Fury’s Flattery: A Pre-emptive Excuse for Potential Defeat?

By Michael Collins - 05/13/2024 - Comments

Tyson Fury was showering Oleksandr Usyk with praise today, saying he’s the “best man” he’s ever gone up against in his 16-year professional career.

A “World-Class” Resume? Not Quite

While that would sound like high praise from Fury (34-0-1, 24 KOs), the fact is he has a woeful career resume consisting of just two notable fighters: Wladimir Klitschko and Deontay Wilder.

Once you get past those two, Fury’s resume is filled with Euro-level, second-tier heavyweights like Dereck Chisora, Dillian Whyte, Otto Wallin, and Christian Hammer. That’s why it’s so easy for Fury to say that Usyk (21-0, 14 KOs) is the best he’ll have ever fought because it’s true.

Wladimir was 40 years old at the end of his career when Fury fought him, and Wilder is not truly world-class, as we’ve seen. The guys that Fury should have fought, he didn’t and has built his career with careful management.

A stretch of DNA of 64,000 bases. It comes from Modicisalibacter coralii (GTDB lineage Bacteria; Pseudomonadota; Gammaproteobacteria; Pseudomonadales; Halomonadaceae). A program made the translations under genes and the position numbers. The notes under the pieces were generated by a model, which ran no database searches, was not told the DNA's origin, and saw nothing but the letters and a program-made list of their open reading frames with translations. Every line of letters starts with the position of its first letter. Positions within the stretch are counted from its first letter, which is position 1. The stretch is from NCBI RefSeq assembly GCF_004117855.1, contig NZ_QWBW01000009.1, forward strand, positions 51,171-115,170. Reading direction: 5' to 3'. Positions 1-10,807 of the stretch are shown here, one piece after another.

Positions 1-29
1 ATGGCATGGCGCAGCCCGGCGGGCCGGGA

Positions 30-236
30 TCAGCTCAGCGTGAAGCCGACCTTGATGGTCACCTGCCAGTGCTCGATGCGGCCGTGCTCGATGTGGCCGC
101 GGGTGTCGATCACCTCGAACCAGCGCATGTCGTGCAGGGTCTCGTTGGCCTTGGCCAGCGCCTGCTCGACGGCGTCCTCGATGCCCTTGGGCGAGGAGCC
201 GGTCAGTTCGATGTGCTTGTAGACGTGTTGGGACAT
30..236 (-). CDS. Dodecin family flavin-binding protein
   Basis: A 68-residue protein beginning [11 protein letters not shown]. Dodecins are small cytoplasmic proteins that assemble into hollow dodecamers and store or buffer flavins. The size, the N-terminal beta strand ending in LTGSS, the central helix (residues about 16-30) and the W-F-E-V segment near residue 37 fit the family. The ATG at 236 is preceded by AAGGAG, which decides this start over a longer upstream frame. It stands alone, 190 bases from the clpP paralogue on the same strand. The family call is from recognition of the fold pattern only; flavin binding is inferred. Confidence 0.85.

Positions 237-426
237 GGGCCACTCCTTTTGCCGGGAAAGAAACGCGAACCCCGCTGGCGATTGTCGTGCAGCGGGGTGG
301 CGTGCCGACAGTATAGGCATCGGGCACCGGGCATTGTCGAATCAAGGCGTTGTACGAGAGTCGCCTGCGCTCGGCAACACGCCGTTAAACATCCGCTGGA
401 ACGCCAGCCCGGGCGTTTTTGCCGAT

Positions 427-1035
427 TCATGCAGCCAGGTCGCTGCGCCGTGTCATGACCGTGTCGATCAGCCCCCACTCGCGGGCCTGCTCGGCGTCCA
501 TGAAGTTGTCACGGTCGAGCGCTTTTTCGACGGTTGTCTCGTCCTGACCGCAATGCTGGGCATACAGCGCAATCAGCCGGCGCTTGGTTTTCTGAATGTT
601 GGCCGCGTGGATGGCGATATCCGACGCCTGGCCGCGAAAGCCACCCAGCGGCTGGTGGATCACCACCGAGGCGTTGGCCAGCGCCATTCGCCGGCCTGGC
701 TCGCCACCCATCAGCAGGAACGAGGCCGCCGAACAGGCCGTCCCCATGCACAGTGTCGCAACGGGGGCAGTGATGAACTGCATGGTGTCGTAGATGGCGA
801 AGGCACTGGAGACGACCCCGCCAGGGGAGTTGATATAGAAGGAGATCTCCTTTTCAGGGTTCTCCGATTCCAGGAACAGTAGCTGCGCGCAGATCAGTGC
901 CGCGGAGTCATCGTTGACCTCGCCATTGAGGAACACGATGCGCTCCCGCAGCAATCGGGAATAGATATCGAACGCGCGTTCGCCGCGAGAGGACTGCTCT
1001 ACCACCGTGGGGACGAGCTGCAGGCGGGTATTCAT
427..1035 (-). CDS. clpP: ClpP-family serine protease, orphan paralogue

Fury’s Fight-Week Flattery

“I’m putting Usyk as the best man I’ve ever fought. Better than Wladimir Klitschko, better than Deontay Wilder, better than them all,” said Tyson Fury to BoxNation, talking about Oleksandr Usyk being the best fighter he’ll have ever fought.

Fury has been shielded from fighting the best heavyweights his entire career, and the one time he did fight a good fighter, Wladimir, he was 40 years old, without his trainer Emanuel Steward, who had passed away by then, and he was not the same guy without him.

“Two-time, two-weight world champion and an Olympic gold medallist. I’ve been very impressed with all the stuff he’s done. He boxed the head off Anthony Joshua who was supposed to be a killer. He’s done a good job with all the people he’s fought.”

Tyson’s Preemptive Excuse

It seems pretty clear that Fury is building Usyk up in case things go badly for him on Saturday night in their undisputed heavyweight championship in Riyadh. Saudi Arabia.

If Fury loses that fight, he’ll have already built Usyk up to be this killer so that the boxing public will give him a pass and won’t come down hard on him as they would if he were bad-mouthing the guy.

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